Avian Urban Ecology: Behavioural and Physiological Adaptations edited by Diego Gil and Henrik Brumm. 2014. Oxford University Press. Oxford, United Kingdom. xv + 217 pp., 53 figures, 11 tables. ISBN 978-0-19-966157-2 (hardcover), $125. 978-0-19-966158-9 (paperback), $62.95
Many of ornithology's greatest contributions have originated in urban ecosystems. Rock Pigeons (Columba livia) helped Darwin illustrate the creative power of selection. Urban Swifts (Apus apus) informed Lack's thinking about clutch size. The restoration of Peregrine Falcons (Falco peregrinus) was a metropolitan affair. More holistic study of urban ecosystems, which flourished in occupied Berlin, Germany, from the 1950s to the 1980s, has resurged in the last two decades. In the last five years, for example, seven edited volumes concerning urban ecology have appeared (McDonnell et al. 2009, Gaston 2010, Douglas et al. 2011, Endlicher et al. 2011, Richter and Weiland 2011, Lepczyk and Warren 2012, Niemelä et al. 2012). Avian Urban Ecology is the latest installment in this growing field.
Avian Urban Ecology is in part a product of a 2010 symposium held at the European Conference on Behavioural Biology. In contrast to much of the prior work on bird ecology and evolution in urban ecosystems, this short book focuses on “the ways in which birds actually survive in our urban jungles.” The book's first twelve chapters synthesize the characteristics and influences of urban habitats (3 chapters), the behavioral and physiological adaptations enabling urban life (6 chapters), and the evolutionary mechanisms that adapt birds to the city (3 chapters). The remaining four chapters are more narrowly focused case studies. Because of its genesis, the chapters are decidedly reflective of European studies—all authors are from Europe, North America, or Australia—and mostly concerned with works published before 2011.
The urban ecologist will find some gems in this compilation. The three chapters concerned with evolution are excellent. Two of these synthesize phenotypic responses to urbanization from behavioral, population genetic, and landscape perspectives. The third reviews in depth the author's work on House Finch (Carpodacus mexicanus) beak evolution. I was disappointed that cultural evolution was not included in this eye-opening look at genetics and adaptation in urban systems. Chapters on the importance of night lighting, antipredator behavior, reproductive phenology, and disease transmission in urban areas also plough significant new ground. Syntheses of bird feeding, urban living, and predictions of urban success are fresh, but tell the reader little that was not already well known. Four chapters—three more than necessary for my taste—take up the topic of urban noise.
The student of urban ecology will find a long list of potential research topics suggested by each chapter. Some that jumped out to me include: Are male birds that nest under streetlights most successful at siring extra-pair offspring? How does urban bird feeding affect avian survival, reproduction, and the emergence of new diseases? What makes some birds more flighty than others? Are antioxidants limited in urban birds? How does the adaptive stress response temper successful response to urban noise? Does noise actually reduce fitness? What mechanisms generate phenotypic adjustments to urban life?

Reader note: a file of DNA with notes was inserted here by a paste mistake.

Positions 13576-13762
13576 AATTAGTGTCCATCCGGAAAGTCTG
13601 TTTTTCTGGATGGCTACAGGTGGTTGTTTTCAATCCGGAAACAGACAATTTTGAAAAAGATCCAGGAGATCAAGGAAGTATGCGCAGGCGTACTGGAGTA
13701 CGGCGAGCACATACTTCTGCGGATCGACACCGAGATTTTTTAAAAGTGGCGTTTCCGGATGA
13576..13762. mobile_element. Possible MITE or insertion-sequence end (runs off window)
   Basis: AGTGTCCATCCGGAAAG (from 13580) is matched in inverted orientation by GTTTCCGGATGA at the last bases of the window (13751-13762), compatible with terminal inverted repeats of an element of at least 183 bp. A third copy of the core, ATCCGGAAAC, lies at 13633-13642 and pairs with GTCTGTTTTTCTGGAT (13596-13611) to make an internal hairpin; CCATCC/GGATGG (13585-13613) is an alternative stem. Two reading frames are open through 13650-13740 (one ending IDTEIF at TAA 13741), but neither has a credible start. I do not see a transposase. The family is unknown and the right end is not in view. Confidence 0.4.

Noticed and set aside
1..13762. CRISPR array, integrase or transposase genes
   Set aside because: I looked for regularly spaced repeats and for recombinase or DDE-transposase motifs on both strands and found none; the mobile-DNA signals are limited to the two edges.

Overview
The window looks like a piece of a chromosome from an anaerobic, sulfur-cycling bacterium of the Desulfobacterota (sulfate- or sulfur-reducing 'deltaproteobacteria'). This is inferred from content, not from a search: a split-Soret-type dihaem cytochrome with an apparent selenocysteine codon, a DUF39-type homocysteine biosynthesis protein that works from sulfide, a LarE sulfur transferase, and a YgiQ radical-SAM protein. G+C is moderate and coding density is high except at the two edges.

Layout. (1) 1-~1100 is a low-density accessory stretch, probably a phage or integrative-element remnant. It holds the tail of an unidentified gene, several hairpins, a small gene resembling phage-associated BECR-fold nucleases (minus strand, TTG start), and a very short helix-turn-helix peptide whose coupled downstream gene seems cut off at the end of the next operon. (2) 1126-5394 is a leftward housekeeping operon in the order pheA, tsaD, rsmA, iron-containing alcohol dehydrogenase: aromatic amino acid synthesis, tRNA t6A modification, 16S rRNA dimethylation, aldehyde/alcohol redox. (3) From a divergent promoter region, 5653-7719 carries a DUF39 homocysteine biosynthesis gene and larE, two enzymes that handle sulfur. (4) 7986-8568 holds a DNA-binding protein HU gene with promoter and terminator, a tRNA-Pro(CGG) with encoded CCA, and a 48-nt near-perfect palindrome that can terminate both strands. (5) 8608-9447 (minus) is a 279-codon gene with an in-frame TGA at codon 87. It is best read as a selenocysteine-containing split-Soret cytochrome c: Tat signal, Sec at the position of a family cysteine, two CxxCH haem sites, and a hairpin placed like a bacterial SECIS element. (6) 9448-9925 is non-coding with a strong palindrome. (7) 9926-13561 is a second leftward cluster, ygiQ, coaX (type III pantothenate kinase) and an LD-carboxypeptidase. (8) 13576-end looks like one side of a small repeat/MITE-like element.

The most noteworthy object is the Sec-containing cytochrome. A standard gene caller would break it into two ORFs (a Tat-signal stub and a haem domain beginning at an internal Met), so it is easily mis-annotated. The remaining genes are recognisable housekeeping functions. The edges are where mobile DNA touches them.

The conservation biologist will glean important strategies from this volume. For example, the hazards of at-sea oil rigs can be lessened with green lights; keeping urban green spaces dark and quiet may increase their appeal to rare urban species; nest boxes and bird feeders can be effective at enhancing some adaptable species' populations; maintaining normal disturbance cycles in urban areas may be necessary for some early successional species; gene flow, even in highly mobile birds, should be monitored as it is constrained by the most urban portions of the city; interdisciplinary teams will be needed to understand disease dynamics; and to fully understand how climate change will affect urban birds one must untangle the interactive effects of photoperiod, food, and temperature on aspects of migration and breeding.
An admirable feature of many works in this volume is the emphasis on causal understanding and the featuring of experimental studies. Because other volumes on urban ecology tend to focus on population and community ecology, such investigations are more rare. Unfortunately, long-term studies and studies that causally link landscape change to avian responses remain missing from this (and most other) recent publications.
Some readers will be dismayed by the independent nature of the contributions. Each chapter stands alone as an important journal article might, but this autonomy is also a bit distracting as the volume gains little synergy from the collected works. There is no grand synthesis of findings across chapters, little integration between chapters that cover similar material, and no consistency in chapter organization to help the reader synthesize.
Whether we like it or not, most of us are now “urban ornithologists.” Therefore, I recommend that we all become familiar with the approaches, findings, and implications of Avian Urban Ecology. Graduate students and professionals seeking to study urban ecosystems should read this book, consultants and researchers working in not-for-profit conservation organizations should buy it, and university libraries need to find a place on their shelves for this volume.